How Clouden uses AWS Cloud Directory

We spend a lot of effort in choosing the right technologies for our cloud services at Clouden. Over the years we have found Amazon Web Services to be a reliable provider of cloud platform services that scale in both performance and cost. Our strategy is to build web applications that have very low fixed costs and grow as the user base grows – sometimes faster and sometimes slower.

In the past most cloud services were based on hourly usage prices. To keep the service running, you had to pay for each hour it was turned on, regardless of actual usage. Luckily, in recent years AWS has been developing more and more cloud services that charge you for the actual amount of resources used. Examples of such services are Amazon S3, AWS IoT, Lambda, API Gateway, Cognito User Pools and Cloud Directory.

In this case study we take a look at Clouden Ping, one of Clouden’s newest web services. Clouden Ping is a website monitoring service that passes on Amazon’s pay-as-you-go pricing model to the end-customer. Instead of paying for a monthly subscription, you get charged for the number of pings you actually make to your websites. The payment model is based on prepaid credits.

Technologies chosen for Clouden Ping

The diagram below illustrates the main technologies that Clouden Ping is based on.

Cognito User Pool manages the user logins and registrations and handles everything else related to them, such as resetting forgotten passwords. Web applications can talk directly to Amazon’s Cognito API, which means there is very little custom code needed.

Cloud Directory provides the database for Clouden accounts. Users can have multiple accounts and accounts can have multiple users, which allows sharing of ping hosts, results and notifications.

Aurora (SQL Server) maintains credit account balances for accounts. Credits are deposited when making Stripe payments and consumed when hosts are pinged.

DynamoDB provides the database for storing ping hosts and results of ping operations. Some older results are also archived into S3 although it’s not shown in the picture.

Lambda performs scheduled ping operations, stores the results in DynamoDB and applies charges to the Aurora credit balances.

How we use Cloud Directory

AWS Cloud Directory is based on a fairly simple graph database model and an API that resembles other AWS native APIs such as DynamoDB and S3. You can use the AWS Console to perform some Cloud Directory tasks (like creating new directories) in the web browser, but you need to use AWS SDK or the AWS CLI for mosts operations.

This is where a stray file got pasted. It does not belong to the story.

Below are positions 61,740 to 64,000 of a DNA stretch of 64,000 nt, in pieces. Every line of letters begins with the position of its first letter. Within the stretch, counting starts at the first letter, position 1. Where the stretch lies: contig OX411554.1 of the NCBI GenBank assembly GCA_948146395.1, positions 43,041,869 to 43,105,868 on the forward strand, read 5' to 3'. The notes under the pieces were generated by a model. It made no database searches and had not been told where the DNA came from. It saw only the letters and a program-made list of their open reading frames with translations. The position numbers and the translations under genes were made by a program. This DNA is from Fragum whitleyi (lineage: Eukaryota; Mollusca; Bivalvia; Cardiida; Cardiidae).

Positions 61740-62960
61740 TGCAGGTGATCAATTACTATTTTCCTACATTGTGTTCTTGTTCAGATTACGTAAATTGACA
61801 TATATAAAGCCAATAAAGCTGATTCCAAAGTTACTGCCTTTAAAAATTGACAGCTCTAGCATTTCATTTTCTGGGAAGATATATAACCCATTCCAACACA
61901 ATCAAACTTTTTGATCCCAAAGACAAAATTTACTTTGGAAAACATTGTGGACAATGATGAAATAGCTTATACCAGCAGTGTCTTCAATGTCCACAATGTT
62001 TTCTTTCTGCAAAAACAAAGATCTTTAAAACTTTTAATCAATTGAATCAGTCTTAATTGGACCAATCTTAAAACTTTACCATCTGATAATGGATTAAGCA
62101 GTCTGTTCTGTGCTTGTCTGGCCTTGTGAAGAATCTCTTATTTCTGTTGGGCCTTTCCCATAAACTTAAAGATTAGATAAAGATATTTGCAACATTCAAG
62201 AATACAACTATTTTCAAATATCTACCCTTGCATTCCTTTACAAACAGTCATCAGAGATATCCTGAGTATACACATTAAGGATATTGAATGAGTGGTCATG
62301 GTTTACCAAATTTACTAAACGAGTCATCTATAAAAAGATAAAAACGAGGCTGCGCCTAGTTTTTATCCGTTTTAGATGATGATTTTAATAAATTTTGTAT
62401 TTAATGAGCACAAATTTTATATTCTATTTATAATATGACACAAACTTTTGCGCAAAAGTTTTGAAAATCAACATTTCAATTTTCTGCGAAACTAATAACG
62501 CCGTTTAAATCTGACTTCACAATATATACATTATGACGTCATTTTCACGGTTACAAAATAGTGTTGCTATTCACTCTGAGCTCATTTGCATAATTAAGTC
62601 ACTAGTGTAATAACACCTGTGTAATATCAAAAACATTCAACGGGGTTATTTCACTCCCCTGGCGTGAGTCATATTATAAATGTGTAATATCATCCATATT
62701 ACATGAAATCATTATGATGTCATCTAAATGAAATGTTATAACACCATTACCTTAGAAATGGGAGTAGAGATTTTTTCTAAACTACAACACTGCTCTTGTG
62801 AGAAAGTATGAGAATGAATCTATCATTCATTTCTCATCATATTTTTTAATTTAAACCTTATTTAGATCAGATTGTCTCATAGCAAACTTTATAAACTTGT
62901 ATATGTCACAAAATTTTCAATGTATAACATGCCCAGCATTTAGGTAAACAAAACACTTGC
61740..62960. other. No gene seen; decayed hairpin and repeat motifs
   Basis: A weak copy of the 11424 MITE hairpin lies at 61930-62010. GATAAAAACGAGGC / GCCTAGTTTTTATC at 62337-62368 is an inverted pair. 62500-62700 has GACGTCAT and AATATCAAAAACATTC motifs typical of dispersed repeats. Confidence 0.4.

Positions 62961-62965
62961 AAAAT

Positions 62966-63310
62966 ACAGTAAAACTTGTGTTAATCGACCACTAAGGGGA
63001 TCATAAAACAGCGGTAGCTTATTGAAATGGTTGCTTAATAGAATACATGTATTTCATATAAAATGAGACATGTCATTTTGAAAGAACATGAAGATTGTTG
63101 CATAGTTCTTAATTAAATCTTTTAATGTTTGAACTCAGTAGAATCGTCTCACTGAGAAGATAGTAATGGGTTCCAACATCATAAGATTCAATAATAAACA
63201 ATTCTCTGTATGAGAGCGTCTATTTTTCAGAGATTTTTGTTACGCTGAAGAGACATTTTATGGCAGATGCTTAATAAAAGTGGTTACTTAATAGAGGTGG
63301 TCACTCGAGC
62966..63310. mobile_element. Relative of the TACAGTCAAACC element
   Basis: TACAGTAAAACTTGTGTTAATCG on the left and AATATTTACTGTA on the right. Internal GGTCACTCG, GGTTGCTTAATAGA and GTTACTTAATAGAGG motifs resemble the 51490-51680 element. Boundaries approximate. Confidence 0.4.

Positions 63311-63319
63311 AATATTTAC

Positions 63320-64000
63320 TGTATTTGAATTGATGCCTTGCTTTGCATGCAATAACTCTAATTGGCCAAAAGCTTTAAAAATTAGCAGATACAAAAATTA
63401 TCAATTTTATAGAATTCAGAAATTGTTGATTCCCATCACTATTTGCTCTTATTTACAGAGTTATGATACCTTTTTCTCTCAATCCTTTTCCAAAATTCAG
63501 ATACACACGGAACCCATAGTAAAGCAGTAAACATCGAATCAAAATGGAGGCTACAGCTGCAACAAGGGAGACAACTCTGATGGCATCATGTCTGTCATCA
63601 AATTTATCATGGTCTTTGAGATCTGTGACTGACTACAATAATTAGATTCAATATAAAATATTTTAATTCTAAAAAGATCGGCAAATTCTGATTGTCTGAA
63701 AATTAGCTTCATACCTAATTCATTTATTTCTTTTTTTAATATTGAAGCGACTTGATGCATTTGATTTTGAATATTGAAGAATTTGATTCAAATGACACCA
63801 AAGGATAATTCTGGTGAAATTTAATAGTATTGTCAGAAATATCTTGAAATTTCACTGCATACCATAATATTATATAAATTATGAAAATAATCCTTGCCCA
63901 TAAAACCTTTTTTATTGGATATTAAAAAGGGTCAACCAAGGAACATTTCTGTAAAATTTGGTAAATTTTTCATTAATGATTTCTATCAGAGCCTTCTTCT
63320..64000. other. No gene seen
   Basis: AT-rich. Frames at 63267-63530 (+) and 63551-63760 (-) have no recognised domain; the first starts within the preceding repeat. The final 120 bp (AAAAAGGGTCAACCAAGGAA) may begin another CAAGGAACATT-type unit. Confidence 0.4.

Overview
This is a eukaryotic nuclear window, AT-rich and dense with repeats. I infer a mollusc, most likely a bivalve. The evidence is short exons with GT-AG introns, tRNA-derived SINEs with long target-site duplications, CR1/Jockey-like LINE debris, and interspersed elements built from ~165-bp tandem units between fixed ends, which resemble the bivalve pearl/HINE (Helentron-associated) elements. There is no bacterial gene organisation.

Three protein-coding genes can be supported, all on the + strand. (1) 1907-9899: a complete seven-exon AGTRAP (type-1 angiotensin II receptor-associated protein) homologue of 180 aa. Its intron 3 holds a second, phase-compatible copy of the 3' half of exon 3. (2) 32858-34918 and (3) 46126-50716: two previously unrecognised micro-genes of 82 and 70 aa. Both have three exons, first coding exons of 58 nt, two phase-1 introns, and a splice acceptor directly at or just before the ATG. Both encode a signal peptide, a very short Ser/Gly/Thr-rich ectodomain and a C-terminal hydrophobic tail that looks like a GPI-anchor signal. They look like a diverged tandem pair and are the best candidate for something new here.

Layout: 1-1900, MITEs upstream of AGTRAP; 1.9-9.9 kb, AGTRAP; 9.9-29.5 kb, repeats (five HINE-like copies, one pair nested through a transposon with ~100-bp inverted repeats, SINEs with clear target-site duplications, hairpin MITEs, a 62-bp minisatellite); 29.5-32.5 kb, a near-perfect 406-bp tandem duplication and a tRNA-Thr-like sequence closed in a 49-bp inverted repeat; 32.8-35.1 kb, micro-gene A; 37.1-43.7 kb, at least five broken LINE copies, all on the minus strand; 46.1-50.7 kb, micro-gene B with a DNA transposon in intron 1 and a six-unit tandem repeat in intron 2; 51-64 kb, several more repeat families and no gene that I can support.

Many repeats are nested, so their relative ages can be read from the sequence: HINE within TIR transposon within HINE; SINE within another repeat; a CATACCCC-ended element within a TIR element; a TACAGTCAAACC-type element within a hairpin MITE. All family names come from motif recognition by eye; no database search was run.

The diagram below shows how we have structured our Users and Accounts in Cloud Directory.

We use four types of Cloud Directory objects, described below.

Containers are used to group other objects under known top-level paths. There is one container at /users which contains User objects, and another container at /accounts which contains Account objects. This makes it possible to locate any user in the directory by their userId at /users/{userId} and any account by their accountId at /accounts/{accountId}, and also enables easy enumeration of all users and accounts.

Users are objects that correspond to Cognito User Pool users. We basically only need to store their userId attributes, which are UUIDs generated by Cognito. Users are added to Cloud Directory when their default account is created by a Cognito event trigger.

Accounts are objects that can be created and deleted by users. Each account has an accountId and a name. Every user has at least one default account.

Memberships are typed links that are used to attach users to accounts. Each membership link has a role attribute, which allows different kind of memberhips. The default role is “owner” which is granted to the user that creates a new account. The other allowed role is “member”. These roles are string values defined by the application logic and more roles can easily be added without modifying the Cloud Directory schema.

Some Cloud Directory takeaways for developers

AWS Cloud Directory is a relatively new product and might not yet be well known to all developers. Here are a couple of usage hints based on our experiences.

  • Use batch operations to perform consistent transactions. Cloud Directory has many use cases where you need to apply several changes to the database in a consistent manner. Wrapping them into a BatchWrite operation will ensure that they all either succeed or fail together. For instance, when you remove an object, you should detach it and delete it within the same batch operation.
  • Avoid unnecessary path traversals when querying objects in Cloud Directory, because traversal steps are counted as read operations and charged separately. When possible, you should instead refer to objects directly using their ObjectIds. For instance, we could optimize user lookups by storing ObjectIds in the Cognito User Pool instead of looking up users by their /users/{userId} paths.
  • You can add new attributes to applied schemas using in-place schema upgrades. This works as long as the changes you make are backwards compatible with the previous minor version of the schema. At the time of writing you can’t see the minor versions in AWS Console, but you can manage them using AWS CLI.

If you became interested in what Clouden can offer, check out our home page to see all our services.

Clouden Ping now in Public Preview